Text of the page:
6 ways to help your staff have work-life balance in Hong Kong

By Robert Half 14 May 2019

Do you know many hours per week your staff are working?

Hong Kong is renowned for having some of the longest working hours in the world. A census report by the government of Hong Kong found that 11% of professionals are working over 60 hours per week.

While work-life balance in Hong Kong remains a challenging issue in a competitive business hub, expectations are rising for better conditions with more concerns for the physical and mental health of workers.

Some of the more popular methods being employed by companies include:

  • Flexible working hours
  • Additional leave
  • Company restrictions on out-of-office hours use of mobile devices
  • Working from home/Telecommuting
  • Restricted working hours

Improved work-life balance can enhance the overall health and well-being of your staff, thereby reducing both absenteeism and presenteeism (coming to work when ill). After all, who can work continuously under stress without eventually becoming burnt out?

Helping your staff to achieve a healthy work-life balance means continuously assessing their professional and personal needs within the context of your business objectives.

Here are a few suggestions on how you can create better work-life balance for your staff:

1. Allow for flexible work schedules

Promoting flexible work arrangements and other ways to help staff achieve a better balance can lead to many positive results for your company – and not just in terms of keeping productivity high.

For example, your company’s regular business hours may not work well for all staff. An employee who must pick up their young children from school could be allowed to start and end the workday a bit earlier.

Others might benefit more from a compressed work week: instead of five eight-hour days, designated employees might be able to work four ten-hour days, resulting in one less day in the office per week.

2. Provide opportunities for telecommuting

Offer staff whose jobs can be done remotely the option of working from home at least a few times a month (especially those with long commutes).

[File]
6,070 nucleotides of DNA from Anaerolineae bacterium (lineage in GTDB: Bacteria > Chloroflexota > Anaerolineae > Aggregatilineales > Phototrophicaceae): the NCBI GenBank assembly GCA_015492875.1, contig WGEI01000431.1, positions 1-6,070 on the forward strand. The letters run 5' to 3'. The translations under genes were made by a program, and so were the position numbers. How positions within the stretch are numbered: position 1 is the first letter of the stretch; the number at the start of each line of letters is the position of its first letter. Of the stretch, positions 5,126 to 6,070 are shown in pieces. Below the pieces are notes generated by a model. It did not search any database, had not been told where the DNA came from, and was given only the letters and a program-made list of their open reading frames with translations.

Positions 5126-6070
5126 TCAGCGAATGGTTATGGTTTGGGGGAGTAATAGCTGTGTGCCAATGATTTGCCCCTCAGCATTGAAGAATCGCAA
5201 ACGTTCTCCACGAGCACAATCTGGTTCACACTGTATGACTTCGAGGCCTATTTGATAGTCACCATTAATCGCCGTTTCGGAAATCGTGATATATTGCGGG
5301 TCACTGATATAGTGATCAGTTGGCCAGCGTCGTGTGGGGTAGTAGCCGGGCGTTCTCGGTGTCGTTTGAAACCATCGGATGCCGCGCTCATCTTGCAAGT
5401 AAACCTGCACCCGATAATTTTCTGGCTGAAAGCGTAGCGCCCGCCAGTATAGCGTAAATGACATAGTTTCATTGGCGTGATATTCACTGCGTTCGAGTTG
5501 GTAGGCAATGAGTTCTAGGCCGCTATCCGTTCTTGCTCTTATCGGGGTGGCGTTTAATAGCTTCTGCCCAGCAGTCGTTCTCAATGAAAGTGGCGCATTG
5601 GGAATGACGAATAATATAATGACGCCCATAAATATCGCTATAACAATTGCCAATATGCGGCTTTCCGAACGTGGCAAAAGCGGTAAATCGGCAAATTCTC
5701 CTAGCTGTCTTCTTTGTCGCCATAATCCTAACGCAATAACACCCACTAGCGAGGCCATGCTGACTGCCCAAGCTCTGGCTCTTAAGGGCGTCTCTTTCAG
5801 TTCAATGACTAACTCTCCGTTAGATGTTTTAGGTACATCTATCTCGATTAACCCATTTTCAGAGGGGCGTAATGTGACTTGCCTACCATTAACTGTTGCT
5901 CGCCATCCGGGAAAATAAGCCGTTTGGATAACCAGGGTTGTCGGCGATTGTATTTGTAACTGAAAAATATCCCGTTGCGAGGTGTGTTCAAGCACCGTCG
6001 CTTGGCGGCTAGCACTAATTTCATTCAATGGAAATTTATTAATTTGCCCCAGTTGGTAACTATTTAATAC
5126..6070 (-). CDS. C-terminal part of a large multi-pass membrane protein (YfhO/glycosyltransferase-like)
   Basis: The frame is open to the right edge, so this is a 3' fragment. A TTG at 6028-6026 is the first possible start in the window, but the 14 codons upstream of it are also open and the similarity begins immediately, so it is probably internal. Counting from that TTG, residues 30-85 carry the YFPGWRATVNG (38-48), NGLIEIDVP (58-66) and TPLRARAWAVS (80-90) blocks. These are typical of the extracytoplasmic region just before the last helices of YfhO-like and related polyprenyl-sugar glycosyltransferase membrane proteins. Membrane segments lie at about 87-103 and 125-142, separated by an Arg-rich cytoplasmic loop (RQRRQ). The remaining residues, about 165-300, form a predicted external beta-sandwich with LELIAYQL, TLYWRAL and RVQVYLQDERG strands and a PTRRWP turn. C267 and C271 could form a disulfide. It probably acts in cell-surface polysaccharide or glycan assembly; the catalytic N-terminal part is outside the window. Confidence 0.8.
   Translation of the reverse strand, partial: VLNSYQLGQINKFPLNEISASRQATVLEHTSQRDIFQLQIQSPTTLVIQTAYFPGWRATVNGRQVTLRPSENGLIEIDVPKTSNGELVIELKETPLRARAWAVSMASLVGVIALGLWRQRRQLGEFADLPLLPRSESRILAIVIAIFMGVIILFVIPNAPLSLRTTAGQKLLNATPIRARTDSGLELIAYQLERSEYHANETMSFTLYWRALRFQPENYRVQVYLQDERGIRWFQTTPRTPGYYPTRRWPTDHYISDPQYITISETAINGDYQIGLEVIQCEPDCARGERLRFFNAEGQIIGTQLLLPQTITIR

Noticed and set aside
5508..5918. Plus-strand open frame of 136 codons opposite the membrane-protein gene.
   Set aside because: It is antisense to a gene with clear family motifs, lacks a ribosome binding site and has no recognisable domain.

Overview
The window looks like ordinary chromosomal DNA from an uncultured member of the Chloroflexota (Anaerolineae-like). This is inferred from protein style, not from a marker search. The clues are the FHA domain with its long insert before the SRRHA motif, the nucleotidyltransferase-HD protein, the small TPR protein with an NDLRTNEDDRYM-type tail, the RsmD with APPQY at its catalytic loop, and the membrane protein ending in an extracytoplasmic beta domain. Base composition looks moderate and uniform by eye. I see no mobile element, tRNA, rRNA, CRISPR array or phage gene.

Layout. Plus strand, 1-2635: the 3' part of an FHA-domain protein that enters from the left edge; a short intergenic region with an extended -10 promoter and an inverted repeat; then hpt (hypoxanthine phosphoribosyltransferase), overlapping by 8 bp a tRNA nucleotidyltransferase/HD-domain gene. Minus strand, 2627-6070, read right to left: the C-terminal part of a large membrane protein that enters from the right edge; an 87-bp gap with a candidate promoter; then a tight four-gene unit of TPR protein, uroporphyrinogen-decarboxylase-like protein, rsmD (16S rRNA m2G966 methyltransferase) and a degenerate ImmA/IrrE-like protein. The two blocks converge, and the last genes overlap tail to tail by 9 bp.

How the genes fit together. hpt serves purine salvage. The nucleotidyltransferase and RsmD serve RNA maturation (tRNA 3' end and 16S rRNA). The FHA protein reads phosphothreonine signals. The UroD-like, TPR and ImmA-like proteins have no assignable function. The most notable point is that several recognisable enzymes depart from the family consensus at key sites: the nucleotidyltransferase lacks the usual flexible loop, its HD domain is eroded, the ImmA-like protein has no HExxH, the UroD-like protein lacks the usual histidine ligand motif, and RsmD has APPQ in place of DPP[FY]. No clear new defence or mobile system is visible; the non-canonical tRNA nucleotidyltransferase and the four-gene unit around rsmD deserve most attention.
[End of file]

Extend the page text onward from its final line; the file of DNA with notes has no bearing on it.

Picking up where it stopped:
E-mail and other communication tools can ensure there remains a connection to their responsibilities, without the added stress of commuting on a daily basis.

3. Avoid the temptation to contact staff after hours

While technology can indeed keep us connected 24/7, resist the temptation to phone or email your employees outside of work hours – unless it’s truly urgent.

Respect that your staff need time every day to “unplug” from their job.

4. Give time off for a job well done

After the successful completion of a long or difficult project, allow employees to have a day off – or at least, a partial day – to relax.

Helping your employees enjoy a balance between their professional obligations and personal life is easier, and less costly, than you might think.

5. Consider bringing in reinforcements when necessary

One of the common causes of working overtime is due to lack of support staff to facilitate the demands of the business.

If you know when workloads are likely to peak in the year ahead (for example, around tax time), make plans to ease the burden on your staff by scheduling interim or contract worker to assist your full-time employees.

Work-life balance in Hong Kong

The importance of maintaining a work-life balance might be one of the biggest imperatives of the modern-day workplace, but it can also be a blind spot in the way professionals perceive their success. Ultimately, work-life balance should be seen for its long-term benefits.

Helping your staff gain work-life balance in Hong Kong can put your organisation on the right track to retain your top talent and achieve optimum team performance.

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